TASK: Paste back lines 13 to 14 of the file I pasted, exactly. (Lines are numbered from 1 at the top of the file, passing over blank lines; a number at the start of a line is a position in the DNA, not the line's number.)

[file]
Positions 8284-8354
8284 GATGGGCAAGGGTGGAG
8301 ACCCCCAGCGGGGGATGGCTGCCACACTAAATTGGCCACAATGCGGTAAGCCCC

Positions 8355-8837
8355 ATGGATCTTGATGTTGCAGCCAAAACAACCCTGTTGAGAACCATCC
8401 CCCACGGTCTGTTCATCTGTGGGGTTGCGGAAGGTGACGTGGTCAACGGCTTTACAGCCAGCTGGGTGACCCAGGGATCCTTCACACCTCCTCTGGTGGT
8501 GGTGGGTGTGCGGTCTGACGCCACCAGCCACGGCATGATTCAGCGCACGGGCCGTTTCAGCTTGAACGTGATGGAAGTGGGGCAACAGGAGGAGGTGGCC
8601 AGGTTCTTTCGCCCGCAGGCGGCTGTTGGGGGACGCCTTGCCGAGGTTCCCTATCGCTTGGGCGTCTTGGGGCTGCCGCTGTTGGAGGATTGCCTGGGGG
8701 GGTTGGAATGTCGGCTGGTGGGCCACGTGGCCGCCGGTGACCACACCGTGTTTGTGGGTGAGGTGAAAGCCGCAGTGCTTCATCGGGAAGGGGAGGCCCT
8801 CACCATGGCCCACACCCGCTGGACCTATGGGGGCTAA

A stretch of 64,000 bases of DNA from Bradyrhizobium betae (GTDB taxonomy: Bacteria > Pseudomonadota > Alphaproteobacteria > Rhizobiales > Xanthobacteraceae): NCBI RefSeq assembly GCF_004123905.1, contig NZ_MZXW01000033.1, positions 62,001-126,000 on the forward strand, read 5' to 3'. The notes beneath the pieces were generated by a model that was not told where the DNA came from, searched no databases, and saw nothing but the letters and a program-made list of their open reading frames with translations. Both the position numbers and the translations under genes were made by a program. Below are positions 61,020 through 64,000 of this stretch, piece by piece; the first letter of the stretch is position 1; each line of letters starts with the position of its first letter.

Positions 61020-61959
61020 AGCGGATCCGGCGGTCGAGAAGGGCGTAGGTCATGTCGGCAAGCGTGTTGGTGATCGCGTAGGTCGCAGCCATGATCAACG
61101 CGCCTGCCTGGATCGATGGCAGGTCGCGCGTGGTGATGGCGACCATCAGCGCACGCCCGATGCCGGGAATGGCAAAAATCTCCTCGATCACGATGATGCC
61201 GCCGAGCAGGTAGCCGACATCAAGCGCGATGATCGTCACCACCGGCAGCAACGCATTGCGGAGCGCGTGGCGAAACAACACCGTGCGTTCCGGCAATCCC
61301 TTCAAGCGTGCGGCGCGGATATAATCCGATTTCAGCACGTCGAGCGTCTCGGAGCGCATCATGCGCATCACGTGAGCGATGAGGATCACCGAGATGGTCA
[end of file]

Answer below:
61020 AGCGGATCCGGCGGTCGAGAAGGGCGTAGGTCATGTCGGCAAGCGTGTTGGTGATCGCGTAGGTCGCAGCCATGATCAACG
61101 CGCCTGCCTGGATCGATGGCAGGTCGCGCGTGGTGATGGCGACCATCAGCGCACGCCCGATGCCGGGAATGGCAAAAATCTCCTCGATCACGATGATGCC